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Following news that a teenager who escaped a kidnapping claimed to be long-missing Timmothy Pitzen, the man who claimed to be Pitzen has been charged with lying to the FBI. Here’s what happened before Brian Rini, 23, was discovered to not be Pitzen:
In 2011, 6-year-old
On May 11, 2011, Amy Fry-Pitzen arrived at her son Timmothy’s elementary school in Illinois to take him on a road trip with destinations including a water park and a zoo. Timmothy’s father, Jim Pitzen, filed a missing persons report, and three days into the road trip, Fry-Pitzen was found dead in a hotel room in Rockford, Illinois. She took her own life and left a suicide note stating that Timmothy was safe with people who love him. In this note, she also said that he would never be found, and the day prior to her suicide, she contacted many family members from an unknown location to tell them Timmothy was safe. He was last seen in video footage from a Wisconsin water park on May 13, 2011.
Kentucky authorities were alerted to the teenager now claiming to be Timmothy when local resident Sharon Hall contacted them. According to Hall, another witness called the police when the teenager told her that he was experiencing stomach pain and had been running for two hours. Previously, Hall and the other people who spoke with police had found the teen suspicious, but then they noticed that he was bruised and terrified.
When the police arrived, the teen told them that he had broken free from two men that had kept him captive for years. A local news reporter learned from a witness that Timmothy told her he had been traded among people during his time in captivity and sought a stable, normal home. Timmothy could not figure out where exactly his captors were or where he had run from, but he did know they were staying at a Red Roof Inn when he escaped. Law enforcement agents in Newport and nearby cities have begun searching local motels for any men matching the descriptions Timmothy provided them. The FBI has stepped in to assist as well.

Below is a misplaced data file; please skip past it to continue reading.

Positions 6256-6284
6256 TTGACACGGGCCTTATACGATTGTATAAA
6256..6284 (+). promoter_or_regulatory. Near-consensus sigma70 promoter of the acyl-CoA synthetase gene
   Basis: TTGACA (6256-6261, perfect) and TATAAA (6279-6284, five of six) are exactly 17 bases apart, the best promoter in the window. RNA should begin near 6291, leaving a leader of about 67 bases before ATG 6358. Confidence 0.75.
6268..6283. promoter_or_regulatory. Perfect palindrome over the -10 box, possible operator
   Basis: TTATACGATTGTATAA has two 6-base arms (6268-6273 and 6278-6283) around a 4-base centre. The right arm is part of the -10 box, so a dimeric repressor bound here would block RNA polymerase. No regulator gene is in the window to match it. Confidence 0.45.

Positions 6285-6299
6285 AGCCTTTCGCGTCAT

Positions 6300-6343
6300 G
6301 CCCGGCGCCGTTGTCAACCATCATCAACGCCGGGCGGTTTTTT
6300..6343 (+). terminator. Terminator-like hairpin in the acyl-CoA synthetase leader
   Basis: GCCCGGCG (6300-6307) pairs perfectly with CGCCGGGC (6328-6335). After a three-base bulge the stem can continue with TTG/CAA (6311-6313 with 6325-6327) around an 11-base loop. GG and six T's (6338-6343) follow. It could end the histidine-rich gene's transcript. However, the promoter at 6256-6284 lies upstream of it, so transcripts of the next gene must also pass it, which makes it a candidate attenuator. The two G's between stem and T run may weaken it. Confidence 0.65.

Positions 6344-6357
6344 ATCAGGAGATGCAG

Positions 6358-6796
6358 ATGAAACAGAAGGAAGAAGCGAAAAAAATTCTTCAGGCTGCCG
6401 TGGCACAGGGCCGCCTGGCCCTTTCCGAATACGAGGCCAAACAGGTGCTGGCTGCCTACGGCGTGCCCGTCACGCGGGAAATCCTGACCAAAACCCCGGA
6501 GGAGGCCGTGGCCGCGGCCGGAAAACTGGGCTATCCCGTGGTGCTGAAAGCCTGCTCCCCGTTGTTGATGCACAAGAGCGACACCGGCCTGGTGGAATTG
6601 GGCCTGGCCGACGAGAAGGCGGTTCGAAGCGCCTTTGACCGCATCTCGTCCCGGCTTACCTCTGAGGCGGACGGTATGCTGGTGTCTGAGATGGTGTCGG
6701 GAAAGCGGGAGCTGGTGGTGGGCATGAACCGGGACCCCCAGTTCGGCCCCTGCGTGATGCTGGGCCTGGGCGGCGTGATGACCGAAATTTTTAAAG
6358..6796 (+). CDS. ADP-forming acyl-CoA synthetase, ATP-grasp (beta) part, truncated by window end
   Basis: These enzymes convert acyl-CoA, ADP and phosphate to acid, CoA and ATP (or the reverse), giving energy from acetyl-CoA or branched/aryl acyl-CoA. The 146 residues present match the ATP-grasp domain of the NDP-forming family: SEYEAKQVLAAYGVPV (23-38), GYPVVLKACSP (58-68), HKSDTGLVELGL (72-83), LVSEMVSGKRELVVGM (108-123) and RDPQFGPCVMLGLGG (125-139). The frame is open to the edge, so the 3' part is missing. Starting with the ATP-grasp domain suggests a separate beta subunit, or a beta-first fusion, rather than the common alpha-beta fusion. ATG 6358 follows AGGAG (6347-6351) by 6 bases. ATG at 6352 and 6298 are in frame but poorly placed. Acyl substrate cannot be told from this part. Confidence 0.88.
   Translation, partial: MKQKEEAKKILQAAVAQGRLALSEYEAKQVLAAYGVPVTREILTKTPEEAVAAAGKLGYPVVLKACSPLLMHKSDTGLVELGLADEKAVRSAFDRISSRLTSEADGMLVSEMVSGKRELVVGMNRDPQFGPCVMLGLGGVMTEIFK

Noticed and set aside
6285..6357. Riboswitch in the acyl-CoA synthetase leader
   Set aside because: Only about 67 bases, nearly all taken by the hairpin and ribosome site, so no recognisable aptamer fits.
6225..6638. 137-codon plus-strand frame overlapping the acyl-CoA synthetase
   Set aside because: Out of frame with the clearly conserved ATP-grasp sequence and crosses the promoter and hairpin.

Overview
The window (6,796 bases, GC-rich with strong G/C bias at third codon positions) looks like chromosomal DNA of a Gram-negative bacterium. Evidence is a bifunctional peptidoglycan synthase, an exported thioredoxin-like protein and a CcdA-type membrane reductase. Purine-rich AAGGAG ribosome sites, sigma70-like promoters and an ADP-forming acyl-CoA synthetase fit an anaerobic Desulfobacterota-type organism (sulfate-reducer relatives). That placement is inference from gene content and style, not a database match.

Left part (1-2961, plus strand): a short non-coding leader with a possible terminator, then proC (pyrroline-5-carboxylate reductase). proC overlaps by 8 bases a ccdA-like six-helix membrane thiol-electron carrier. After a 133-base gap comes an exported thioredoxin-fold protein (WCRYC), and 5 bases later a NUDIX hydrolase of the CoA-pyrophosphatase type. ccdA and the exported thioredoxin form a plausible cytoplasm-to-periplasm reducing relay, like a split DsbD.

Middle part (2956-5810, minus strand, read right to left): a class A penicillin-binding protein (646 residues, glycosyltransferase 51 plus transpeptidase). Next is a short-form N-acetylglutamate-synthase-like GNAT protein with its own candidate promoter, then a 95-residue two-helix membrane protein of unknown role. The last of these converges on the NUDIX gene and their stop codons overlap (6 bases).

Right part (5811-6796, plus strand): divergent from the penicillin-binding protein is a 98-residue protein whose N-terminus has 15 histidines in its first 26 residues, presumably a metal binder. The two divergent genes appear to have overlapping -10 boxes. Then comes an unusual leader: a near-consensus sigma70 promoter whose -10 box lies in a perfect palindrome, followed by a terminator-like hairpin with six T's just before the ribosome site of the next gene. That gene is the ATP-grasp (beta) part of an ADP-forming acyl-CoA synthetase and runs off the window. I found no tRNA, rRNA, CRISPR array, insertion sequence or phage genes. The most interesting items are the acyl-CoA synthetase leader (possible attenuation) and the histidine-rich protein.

Although he could not pinpoint his kidnappers’ location, Timmothy was able to describe the men to police. Authorities say that one of the two men has a spider web tattoo on his neck, and the other has a snake tattoo on his arm. Additionally, these men drive a Ford SUV with plates from Wisconsin, the same state where Timmothy was last seen.
In the years following Timmothy’s disappearance, Pitzen family members said that Fry-Pitzen had struggled with depression and that she took her life as her marriage was falling apart. When Jim Pitzen spoke with CNN about Timmothy’s disappearance in 2015, he mentioned that he and other family members had searched for Timmothy in many states following his disappearance. Just last year, Timmothy’s aunt, Kara Jacobs, spoke with the National Center for Missing and Exploited Children and insisted that she, among other family members, were convinced Timmothy was alive somewhere in the world. Jacobs said that she never believed Fry-Pitzen would hurt her own son.